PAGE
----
Photographer (and my friend) Allan Henry of Golf Chronicles / US Presswire was kneeling four to five feet behind Dustin Johnson when he grounded his club on the 18th hole. Allan was so close to DJ that he was almost hit by DJ’s club in one of his practice swings. When he first arrived at the scene, he said it was “pretty nuts” with the amount of people that had congregated in the area.
Initially, he set up where the other photographers had — looking toward Johnson — but he knew there were something like 15 photographers following the group, so he figured he’d try to get behind the ball. A few polite Wisconsinites moved to make room for him. But as he was walking toward the ball, he instinctively snapped a few shots of it lying on the ground. Like this one.
From Allan’s perspective, he wasn’t thinking if DJ was in a bunker or not — he was thinking of how he was going to capture the moment, not to mention avoid getting hit by Johnson’s club. On Monday night as he was going through his pictures at the scene, he texted me, “It’s clearly a bunker, no question.”
He remembers that Johnson never grounded his club during his practice swings (which I explained was probably because most players don’t if they’re on hard pan or dirt in the case it might cause the ball to move).
“At that moment, with how he played and what he had done, nobody thought to take an extra couple of minutes,” said Allan. Everyone was living in that second. It’s somebody’s responsibility to step back and go, ‘What are we missing here?’ The most relevant part of this is that it’s the golfer’s responsibility to know what the rule is and to take some more time.”
According to the time stamp on Allan’s pictures, DJ took about four minutes from the time he arrived to the scene to the second he made contact with it. In those few minutes, he had the marshals move the crowd, take a few practice swings, make a few jokes with the gallery and then hit it.
Allan wonders what would have happened if DJ would have taken a little more time. He described DJ as “relaxed, loose and almost jovial,” “I don’t think his pulse was above 65,” he said. “The immensity of the moment didn’t get to him. Maybe it should have gotten to him. Maybe he should have said to the gallery, ‘Can you guys move a little bit?'”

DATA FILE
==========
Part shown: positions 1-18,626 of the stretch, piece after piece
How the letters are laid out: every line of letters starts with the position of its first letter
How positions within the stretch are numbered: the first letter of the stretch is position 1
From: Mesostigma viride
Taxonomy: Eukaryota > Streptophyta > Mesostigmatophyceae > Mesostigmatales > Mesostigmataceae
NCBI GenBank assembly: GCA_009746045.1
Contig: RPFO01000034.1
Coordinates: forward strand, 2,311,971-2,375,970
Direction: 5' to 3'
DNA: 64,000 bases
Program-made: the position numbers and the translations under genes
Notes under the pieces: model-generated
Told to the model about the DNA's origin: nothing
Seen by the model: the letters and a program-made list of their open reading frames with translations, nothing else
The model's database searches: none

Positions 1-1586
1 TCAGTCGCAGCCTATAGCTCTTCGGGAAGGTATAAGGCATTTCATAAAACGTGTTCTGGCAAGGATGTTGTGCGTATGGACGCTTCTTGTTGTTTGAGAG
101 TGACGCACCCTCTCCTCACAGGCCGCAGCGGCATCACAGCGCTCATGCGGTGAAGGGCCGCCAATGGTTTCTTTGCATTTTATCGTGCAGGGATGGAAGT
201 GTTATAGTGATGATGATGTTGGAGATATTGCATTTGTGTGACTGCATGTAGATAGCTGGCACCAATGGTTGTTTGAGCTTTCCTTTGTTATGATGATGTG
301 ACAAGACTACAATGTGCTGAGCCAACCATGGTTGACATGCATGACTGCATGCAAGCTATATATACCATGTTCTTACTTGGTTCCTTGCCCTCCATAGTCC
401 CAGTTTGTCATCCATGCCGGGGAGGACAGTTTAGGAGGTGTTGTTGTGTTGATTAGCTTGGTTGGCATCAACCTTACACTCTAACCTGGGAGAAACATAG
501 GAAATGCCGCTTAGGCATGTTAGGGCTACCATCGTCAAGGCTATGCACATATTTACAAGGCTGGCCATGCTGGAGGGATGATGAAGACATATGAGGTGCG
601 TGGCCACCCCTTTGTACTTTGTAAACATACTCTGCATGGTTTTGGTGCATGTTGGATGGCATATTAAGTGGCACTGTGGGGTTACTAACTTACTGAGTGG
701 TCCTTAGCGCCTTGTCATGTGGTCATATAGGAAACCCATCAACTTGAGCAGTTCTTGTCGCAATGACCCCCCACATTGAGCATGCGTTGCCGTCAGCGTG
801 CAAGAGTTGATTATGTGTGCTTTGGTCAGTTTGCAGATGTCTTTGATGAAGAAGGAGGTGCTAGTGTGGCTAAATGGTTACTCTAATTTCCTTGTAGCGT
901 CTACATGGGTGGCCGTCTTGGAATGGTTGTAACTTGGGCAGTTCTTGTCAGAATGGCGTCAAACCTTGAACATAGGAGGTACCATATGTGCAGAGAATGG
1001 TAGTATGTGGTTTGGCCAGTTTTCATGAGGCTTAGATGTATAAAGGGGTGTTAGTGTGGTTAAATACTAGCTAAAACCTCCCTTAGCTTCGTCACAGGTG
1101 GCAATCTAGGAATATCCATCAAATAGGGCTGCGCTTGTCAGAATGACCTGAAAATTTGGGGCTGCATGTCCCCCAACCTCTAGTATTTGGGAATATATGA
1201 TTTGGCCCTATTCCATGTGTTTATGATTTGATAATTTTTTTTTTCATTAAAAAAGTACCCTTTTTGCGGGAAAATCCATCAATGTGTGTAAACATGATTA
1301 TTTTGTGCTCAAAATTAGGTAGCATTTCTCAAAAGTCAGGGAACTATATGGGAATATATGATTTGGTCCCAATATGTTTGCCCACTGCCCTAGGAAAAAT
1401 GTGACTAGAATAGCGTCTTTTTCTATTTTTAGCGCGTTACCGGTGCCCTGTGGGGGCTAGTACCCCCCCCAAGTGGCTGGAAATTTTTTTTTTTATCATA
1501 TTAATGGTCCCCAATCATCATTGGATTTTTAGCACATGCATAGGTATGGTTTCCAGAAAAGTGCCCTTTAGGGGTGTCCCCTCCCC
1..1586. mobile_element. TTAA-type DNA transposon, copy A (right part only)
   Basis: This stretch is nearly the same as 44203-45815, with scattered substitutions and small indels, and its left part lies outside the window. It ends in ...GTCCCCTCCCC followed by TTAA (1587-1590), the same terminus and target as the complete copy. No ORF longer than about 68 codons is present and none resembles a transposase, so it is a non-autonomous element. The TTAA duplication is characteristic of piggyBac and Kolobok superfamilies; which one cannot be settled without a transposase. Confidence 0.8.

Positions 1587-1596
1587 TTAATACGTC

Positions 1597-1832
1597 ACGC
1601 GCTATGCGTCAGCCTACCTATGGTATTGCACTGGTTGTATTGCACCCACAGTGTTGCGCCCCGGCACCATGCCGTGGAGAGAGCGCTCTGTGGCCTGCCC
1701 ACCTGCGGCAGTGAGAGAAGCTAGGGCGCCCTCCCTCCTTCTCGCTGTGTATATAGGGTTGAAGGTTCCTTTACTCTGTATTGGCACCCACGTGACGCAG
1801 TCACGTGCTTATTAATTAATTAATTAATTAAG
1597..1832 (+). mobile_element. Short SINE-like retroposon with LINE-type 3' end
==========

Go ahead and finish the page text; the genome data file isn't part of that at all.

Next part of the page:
There was no tension in the air. If it hadn’t been for the gallery, Allan said it felt like a practice round — not the 72nd hole of a major championship with Johnson having a one-stroke lead.
“When I’m in a similar situation with Tiger, he’s moving people,” he said. “Tiger doesn’t joke or talk to people in that situation. He’s thinking what he has to do. He goes through a mental checklist of stuff.”
When Allan heard on Sirius XM radio that Johnson may have grounded his club, his first instinct was to return to the scene to see where he had been sitting and to tell officials that Johnson didn’t ground the club in his practice swings. He thought Johnson knew it was a hazard, which was why his practice swings were in the air about ankle high.
“The whole area was enclosed with people by the time I got back up there about a half-hour after he hit the shot,” Allan described. “People were literally standing inside the area DJ was standing from. Someone wrote a note, ‘This is not a bunker.’ At that stage when I was standing there, I couldn’t see any of the contours because people were in it. My first thought was they should have cleared out the people. But when I looked at my pictures, it looked like there were enough people cleared out because you can see the contours.
“Do I feel bad for Dustin? Without question, I feel bad for him. But that’s the thing about golf, you call penalties on yourself, it’s about knowing the rules, moralities and awareness. It’s about the lessons of life.”
I’m pretty sure DJ will be a little more cautious in the future. Thing is, he did know the rule and he did know that bunkers inside and outside the ropes were hazards — Johnson just didn’t recognize that he was in a bunker. And therein lies the problem.